BOSTON — David Price and Rick Porcello showed improvement on back-to-back nights Friday and Saturday, important signs for the Red Sox after a difficult month for both pitchers prior to this homestand.

Price on Saturday night went six innings and allowed three runs, two earned, in a 6-3 loss to the Angels. He fanned five and his velocity has been consistently better this year than last year.

But the most important number was his walk total: one. He walked three batters in his previous start, and four in both of his starts prior.

“Two outings ago, the first start here in Fenway,” Sox manager John Farrell said. “There was better timing in his delivery and overall better separation over the rubber. And he carried that through I thought, even though there's a higher pitch count in Houston, and has been able to maintain it here. I can't say there was one specific thing. It's been more the timing over the rubber. And you're seeing him pitch out of the stretch exclusively. Just less moving parts in a better position to repeat it.”

After Price’s final inning, the telecast captured Price calling pitching coach Carl Willis into the tunnel. Neither Farrell nor Price detailed the conversation. 

“Yeah, everything was fine,” Farrell said of the conversation. “Everything is OK there.”

Price made it sound like he’s dealing with some sort of physical ailment, but was vague.

“There's a lot of stuff going on right now,” the pitcher said when asked about the desire to stay out there. “You don't want it to linger into the next start, or two or three weeks from now, and that's why we did what we did.”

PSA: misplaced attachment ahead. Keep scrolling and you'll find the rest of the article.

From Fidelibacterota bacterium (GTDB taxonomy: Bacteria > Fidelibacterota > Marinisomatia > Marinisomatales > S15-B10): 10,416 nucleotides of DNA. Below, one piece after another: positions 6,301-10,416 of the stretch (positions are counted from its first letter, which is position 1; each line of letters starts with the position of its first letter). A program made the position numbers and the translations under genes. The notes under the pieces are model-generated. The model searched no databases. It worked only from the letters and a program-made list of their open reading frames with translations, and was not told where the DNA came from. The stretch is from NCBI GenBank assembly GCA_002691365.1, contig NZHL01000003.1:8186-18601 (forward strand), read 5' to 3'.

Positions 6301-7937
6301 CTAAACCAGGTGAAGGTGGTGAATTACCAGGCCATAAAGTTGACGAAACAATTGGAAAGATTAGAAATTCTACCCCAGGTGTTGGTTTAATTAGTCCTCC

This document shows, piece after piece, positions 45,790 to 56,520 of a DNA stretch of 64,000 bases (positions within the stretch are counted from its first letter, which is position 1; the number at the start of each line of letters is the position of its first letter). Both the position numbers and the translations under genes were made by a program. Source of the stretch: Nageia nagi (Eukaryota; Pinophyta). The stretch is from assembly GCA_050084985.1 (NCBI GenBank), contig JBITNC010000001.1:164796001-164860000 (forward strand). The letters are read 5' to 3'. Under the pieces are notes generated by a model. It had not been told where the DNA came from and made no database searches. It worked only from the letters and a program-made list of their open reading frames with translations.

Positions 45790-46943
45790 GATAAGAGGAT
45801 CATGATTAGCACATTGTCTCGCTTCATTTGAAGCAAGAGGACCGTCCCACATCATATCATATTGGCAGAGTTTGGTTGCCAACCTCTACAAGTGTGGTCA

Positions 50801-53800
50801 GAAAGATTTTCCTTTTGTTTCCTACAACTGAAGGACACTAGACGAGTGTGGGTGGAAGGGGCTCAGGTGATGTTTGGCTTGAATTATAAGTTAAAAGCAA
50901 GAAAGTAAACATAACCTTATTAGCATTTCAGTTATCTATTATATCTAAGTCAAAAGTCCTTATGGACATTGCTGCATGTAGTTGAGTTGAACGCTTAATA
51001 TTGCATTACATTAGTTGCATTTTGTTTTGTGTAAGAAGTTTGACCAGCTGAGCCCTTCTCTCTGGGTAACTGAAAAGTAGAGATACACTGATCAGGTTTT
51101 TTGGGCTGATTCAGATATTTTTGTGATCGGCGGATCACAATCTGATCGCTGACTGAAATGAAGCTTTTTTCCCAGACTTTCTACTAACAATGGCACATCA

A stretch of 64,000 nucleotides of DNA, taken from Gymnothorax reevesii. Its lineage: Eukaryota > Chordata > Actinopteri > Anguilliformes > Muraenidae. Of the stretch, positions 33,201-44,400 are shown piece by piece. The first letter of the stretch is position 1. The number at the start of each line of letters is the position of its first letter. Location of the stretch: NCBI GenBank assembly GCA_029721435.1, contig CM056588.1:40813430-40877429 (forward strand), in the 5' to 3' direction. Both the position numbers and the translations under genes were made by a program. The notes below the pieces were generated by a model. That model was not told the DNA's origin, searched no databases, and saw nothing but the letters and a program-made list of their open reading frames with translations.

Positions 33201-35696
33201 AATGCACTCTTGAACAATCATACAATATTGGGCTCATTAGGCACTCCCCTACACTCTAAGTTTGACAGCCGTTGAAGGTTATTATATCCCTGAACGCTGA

Asked to elaborate, Price reinforced that the decision was to save his body for another day.

“You never want to come out of a game. But you have to look forward at the time,” Price said. “You don’t want today to cost you your next start or you know, the start after that. So that’s what happened.

“It has nothing to do with my elbow or anything like that. This is — you get past one thing and there’s another So that’s what it is.”

Price in New York in early June felt a blister develop on his ring finger. He missed an in-between start bullpen because of it.

Asked about the blister Saturday, Price said, “That one’s gone.”

Farrell indicated the blister was diminished, if not entirely gone.

“He's been dealing with that,” Farrell said. “I think while it's still present and maybe not as severe as it was when it first happened, I'm sure he's going to check on it occasionally."

Red Sox threaten late, but can't come back in 6-3 loss to Angels

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Red Sox threaten late, but can't come back in 6-3 loss to Angels

BOSTON - JC Ramirez rebounded from his shortest career start with six solid innings, Cameron Maybin doubled home a run and scored another and the Los Angeles Angels held off the Boston Red Sox 6-3 on Saturday night.

The Angels look for their fifth series win in their last six on Sunday.

Mitch Moreland hit a solo homer for the Red Sox, who lost for only the third time in their last 13 home games.

Ramirez (7-5) allowed one run and four hits with five strikeouts after lasting just three innings and giving up five runs in his previous start.

Blake Parker struck out pinch-hitter Chris Young with the bases loaded for the final out for his first save of the season after Boston scored twice in the ninth.

Red Sox manager John Farrell was ejected by third-base umpire and crew chief Bill Miller after Fernando Abad was called for a balk, scoring a run that made it 5-1 in the seventh.